The third round of the €500 million Disruptive Technologies Innovation Fund (DTIF), a government-backed competitive fund to invest in cutting edge technology, has been announced.
The fund has already allocated funding of €140m to 43 ground-breaking projects under calls one and two, in a move to invest in innovation and creativity.
These successful projects covering technologies such as medical devices, cell and gene therapies, quantum computing, and artificial intelligence.
Tánaiste and Minister for Enterprise, Trade and Employment Leo Varadkar TD said this morning that it has never been more important for Irish businesses to adapt and innovate.
“Not only has COVID-19 fundamentally shifted many traditional ways of working, but technological change too is transforming so many aspects of our lives, having a profound impact on our society and economy.
“This fund will help maintain our position at the forefront of countries that are leading these changes. It will enable dynamic Irish companies and researchers to experiment and develop their ideas, break new ground and ultimately develop truly world-class innovations.”
Bids for funding are being sought from companies in the fields of ICT, health and wellbeing, food, energy and climate action, manufacturing, and services and business processes, which align with Ireland’s six research priority areas.
The fund is competitive and will be assessed by an independent international panel of experts. It will drive enterprise collaborations involving firms of all sizes including a requirement for at least one SME and one other enterprise in every consortium.
The allocation process also encourages collaboration with Ireland’s third-level research base.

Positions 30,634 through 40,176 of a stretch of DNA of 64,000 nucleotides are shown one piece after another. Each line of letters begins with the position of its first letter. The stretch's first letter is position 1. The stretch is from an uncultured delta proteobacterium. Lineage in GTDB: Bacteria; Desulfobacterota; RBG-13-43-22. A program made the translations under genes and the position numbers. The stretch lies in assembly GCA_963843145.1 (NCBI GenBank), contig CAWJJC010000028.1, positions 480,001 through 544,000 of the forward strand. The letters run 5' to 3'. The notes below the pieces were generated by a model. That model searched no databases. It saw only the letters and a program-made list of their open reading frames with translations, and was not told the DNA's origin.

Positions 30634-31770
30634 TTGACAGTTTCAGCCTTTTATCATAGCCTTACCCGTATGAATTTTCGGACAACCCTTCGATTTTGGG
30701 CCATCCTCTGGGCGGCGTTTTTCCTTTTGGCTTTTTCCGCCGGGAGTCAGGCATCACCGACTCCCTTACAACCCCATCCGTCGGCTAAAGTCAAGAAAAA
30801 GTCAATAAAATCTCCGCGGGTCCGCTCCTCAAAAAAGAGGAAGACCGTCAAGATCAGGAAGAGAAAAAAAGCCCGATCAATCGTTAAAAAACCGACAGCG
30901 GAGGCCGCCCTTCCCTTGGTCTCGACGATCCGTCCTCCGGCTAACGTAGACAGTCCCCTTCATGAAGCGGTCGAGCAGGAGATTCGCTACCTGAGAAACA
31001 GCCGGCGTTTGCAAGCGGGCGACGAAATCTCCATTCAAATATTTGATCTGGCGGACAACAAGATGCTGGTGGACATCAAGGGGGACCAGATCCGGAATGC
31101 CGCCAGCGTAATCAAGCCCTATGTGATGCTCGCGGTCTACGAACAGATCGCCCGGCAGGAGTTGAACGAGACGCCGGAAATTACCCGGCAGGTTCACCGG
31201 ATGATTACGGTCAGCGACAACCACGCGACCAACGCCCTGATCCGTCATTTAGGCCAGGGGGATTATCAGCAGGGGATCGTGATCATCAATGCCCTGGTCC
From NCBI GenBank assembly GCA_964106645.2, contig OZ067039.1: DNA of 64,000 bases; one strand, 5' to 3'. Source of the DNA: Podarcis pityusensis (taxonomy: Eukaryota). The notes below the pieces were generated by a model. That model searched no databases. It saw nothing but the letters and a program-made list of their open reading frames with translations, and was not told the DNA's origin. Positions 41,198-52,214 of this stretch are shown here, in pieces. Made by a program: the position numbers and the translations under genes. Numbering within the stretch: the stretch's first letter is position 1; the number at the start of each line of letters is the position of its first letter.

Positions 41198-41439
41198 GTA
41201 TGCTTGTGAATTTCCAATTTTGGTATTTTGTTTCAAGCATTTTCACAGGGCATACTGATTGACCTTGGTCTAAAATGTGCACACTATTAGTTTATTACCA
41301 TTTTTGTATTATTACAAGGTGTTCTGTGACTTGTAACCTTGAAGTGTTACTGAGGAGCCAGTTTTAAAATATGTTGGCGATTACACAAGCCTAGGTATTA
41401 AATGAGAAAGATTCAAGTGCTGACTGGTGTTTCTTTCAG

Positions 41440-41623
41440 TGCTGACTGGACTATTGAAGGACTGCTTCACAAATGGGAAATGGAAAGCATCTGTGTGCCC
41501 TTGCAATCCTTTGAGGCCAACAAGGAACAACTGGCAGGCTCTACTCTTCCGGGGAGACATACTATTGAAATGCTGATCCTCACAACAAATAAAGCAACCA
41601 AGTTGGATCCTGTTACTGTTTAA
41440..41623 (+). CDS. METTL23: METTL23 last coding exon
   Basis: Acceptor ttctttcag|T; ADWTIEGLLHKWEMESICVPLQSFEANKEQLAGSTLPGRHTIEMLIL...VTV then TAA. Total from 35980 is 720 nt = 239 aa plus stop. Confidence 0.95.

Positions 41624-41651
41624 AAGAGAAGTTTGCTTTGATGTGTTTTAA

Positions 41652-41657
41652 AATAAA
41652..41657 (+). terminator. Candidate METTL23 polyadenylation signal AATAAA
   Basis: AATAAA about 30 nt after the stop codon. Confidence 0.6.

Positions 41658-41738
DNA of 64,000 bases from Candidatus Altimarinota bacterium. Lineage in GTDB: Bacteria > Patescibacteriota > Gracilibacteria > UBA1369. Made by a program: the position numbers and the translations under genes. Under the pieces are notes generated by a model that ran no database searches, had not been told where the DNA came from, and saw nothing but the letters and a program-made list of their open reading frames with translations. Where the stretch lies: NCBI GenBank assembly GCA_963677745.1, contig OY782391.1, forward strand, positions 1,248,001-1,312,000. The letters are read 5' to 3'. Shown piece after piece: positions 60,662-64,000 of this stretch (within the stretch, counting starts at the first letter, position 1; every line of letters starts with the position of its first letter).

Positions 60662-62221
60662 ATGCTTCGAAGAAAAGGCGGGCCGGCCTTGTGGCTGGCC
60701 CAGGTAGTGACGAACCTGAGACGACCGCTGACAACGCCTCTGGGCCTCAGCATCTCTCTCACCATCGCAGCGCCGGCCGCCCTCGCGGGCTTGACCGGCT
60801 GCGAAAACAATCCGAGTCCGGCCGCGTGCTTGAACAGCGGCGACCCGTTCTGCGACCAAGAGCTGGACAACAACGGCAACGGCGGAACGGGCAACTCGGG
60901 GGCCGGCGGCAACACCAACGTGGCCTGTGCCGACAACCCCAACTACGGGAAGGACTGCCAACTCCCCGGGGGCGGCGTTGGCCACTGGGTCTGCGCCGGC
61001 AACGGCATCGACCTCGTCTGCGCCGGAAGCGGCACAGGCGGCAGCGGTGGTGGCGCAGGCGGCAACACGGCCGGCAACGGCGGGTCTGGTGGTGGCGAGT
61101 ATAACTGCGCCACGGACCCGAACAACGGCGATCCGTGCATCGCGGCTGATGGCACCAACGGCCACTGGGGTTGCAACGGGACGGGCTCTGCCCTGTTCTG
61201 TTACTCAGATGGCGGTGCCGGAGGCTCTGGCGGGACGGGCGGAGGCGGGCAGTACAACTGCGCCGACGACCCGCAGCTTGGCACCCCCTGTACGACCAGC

The Disruptive Technologies Innovation Fund is available to applicants requesting funding of €1.5 million or more for projects of up to three years duration. Enterprise partners must provide matched funding.
The call for funding will be administered for the Department of Business, Enterprise and Innovation by Enterprise Ireland.
The application deadline is 15.00 on 17 December.
Examples of previously funded projects are:
- Omnispirant Ltd which, in collaboration with Aerogen Ltd and the Centre for Cell Manufacturing in NUI Galway, is working to develop a new stem cell-based inhaled treatment for Acute Respiratory Distress Syndrome (ARDS) which is responsible for vast majority of COVID-19 deaths,
- Pilot Photonics is working with research partners in DCU and Trinity College Dublin on the iLife (Irish Lasers for the Internet of the Future) project. The three-year project aims at developing a new type of laser technology for the communications market by creating optical microchips that use light rather than electricity to send information,
- Cellix is working with consortium partners in Trinity College Dublin and the National University of Ireland Galway’s Regenerative Medicine Institute on a project to develop a Microfluidic Gene Transfection Cell Analysis and Sorting Platform (GTCASP),
- Exertis is collaborating with Sonalake and the CeADAR Technology Centre in University College Dublin to develop a blockchain-based platform, which will transform the technology product supply chain by providing end-to-end visibility of products and components along the supply chain and proving the authenticity of products once they reach the market,
- Techworks Marine, in partnership with Dublin City University, is developing sensors to provide a holistic approach to environmental monitoring.